Currently I have 8 fitted (the others are in the process of being made). 8 is the minimum needed to run the car without pulling too many amps out of each pack. I have had these built with fully tested, mostly Sanyo 2200 mah used cells which were around 0.65p per cell! My friend, who builds batteries does harsh tests on them to make sure that they are safe to use with the discharge needed in the G-wiz.

Each pack is built with 169 cells, 8mm 0.15 pure nickel strip, 8 awg wire, 35 amp common port BMS, 1mm G10 fire resistant protection (trying to punch through with a screw driver is difficult with this so plenty of protection for the battery trays), and of course shrink wrap. There are also XT90 connectors so that each battery can be unplugged easily or added to. They also have their own volt meter so that they can be easily monitored. I might protect further with some 1200 celcius fire proof fabric just to be safe.

These were wired up with distribution blocks that take it up to 0 awg for connecting to the controller. See video here:

RANGE TESTING:

Long story short - 35 miles per 100 ah approx.

A potential of 60 mile range based on an 80% discharge with the current 8 packs and a total 218 ah.

A potential of 140 mile range based on an 80% discharge with the complete 18 packs and a total of 500 ah.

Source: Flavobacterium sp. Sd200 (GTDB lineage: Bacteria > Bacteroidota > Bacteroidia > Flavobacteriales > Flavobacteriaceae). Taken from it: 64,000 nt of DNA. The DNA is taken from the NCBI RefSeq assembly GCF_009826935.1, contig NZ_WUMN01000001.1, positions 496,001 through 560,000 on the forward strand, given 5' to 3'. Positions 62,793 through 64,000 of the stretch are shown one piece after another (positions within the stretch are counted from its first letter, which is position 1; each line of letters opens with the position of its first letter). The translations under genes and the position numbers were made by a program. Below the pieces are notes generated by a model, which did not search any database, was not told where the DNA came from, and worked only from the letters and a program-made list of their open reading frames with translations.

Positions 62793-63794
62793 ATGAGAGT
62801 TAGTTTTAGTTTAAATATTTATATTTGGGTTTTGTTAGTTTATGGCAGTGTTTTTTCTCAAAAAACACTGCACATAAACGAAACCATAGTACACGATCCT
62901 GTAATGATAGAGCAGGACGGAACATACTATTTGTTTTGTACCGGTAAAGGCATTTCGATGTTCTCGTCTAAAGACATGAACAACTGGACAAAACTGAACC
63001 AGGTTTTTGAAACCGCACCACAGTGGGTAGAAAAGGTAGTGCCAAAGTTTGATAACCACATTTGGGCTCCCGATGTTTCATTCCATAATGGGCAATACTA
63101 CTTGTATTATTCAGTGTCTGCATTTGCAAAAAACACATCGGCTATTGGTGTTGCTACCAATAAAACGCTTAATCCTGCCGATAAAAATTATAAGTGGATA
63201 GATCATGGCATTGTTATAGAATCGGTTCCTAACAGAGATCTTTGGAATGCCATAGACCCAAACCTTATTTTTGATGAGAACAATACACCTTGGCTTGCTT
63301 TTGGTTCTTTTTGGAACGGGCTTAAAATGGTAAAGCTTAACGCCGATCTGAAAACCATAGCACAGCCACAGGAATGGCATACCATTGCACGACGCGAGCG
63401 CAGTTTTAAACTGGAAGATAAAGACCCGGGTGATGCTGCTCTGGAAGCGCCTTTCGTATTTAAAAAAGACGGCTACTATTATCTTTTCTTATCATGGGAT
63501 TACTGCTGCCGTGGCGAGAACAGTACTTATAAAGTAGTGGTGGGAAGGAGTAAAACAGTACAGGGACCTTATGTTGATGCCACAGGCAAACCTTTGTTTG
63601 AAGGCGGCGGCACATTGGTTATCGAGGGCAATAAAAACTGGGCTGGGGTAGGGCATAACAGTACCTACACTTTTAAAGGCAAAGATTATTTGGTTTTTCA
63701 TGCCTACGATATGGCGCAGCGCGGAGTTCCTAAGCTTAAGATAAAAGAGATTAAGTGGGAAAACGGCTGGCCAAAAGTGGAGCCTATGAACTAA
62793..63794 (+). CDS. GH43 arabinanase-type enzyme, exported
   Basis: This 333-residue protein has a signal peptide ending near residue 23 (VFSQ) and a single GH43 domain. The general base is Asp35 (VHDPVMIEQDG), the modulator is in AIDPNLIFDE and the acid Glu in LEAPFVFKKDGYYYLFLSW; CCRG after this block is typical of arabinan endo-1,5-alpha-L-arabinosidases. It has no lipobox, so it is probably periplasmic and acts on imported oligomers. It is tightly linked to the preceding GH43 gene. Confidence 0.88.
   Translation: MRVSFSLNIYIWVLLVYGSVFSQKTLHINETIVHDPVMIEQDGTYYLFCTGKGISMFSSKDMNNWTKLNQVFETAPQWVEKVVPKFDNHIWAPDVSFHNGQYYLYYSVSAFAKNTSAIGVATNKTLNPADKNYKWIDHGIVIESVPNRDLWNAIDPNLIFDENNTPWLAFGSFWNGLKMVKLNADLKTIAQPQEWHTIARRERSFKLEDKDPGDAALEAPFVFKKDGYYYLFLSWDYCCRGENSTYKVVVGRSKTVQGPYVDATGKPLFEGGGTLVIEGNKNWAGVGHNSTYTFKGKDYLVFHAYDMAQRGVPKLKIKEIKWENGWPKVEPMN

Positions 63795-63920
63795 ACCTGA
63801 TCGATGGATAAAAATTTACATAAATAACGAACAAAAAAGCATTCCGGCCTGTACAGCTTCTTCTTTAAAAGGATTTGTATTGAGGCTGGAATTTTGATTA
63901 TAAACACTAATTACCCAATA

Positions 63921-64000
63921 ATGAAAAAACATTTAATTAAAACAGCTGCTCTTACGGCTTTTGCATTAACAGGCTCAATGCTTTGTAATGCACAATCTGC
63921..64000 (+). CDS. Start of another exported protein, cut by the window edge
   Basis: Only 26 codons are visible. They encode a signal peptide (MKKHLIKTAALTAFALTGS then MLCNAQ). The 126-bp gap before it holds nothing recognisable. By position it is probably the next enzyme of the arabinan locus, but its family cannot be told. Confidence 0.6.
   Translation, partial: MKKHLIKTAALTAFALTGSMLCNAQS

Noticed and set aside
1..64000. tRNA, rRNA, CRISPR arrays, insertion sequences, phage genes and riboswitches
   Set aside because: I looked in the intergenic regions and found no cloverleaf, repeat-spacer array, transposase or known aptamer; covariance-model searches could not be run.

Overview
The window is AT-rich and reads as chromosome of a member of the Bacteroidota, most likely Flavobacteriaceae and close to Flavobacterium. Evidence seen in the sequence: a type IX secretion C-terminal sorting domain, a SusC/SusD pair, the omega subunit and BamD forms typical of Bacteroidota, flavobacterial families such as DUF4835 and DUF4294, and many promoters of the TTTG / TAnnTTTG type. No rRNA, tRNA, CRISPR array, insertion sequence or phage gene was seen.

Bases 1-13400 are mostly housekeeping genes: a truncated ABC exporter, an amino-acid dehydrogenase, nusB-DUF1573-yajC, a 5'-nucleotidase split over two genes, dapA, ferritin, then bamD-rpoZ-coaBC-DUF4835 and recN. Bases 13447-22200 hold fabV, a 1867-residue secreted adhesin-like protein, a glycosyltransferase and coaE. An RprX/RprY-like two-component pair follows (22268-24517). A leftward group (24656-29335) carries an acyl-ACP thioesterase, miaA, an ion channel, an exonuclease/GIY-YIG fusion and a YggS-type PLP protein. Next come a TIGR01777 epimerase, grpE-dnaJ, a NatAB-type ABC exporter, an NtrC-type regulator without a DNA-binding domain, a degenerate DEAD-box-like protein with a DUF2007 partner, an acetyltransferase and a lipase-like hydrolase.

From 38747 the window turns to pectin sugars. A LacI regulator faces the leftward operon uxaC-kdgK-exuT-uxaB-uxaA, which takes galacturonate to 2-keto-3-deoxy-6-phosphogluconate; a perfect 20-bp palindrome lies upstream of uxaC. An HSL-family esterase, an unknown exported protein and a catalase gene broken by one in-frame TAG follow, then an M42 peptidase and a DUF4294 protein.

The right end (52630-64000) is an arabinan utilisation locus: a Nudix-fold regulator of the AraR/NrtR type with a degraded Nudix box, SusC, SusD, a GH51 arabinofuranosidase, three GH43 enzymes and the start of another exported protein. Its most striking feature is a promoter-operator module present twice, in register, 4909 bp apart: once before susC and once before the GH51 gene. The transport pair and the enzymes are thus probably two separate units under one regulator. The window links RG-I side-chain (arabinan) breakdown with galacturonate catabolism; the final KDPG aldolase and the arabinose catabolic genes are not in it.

CHARGING:

I have bought two custom lithium chargers each programmed to 54 amps at 54.6v max voltage. I will wire these up in parallel to fast charge the complete pack at 108 amps with a conversion to type 2 that can use any 7kw station around the UK (I might try to get a modification so I can use every type 2 service station including tethered).

This will enable me an extra 38 miles per hour of charge whilst out and about with a potential comfortable extra charge of up to 110 miles depending on the day and progress of the journey. This could result in a total daily range of 250 miles with my current set up!

I can also split these chargers so that at home I am charging from one 13 amp socket at 54 amps and at a slower 9 hour charge (based on the full pack of 500 ah).

COSTINGS (these are what I paid and it might vary for others):

G-wiz with a full MOT, service and a custom towbar: £675
18x 13s13p battery packs: £4365
0 awg cable and distribution blocks: £100
2x 54 amp chargers: £740
Type two cable and conversion: £200
TOTAL: £6080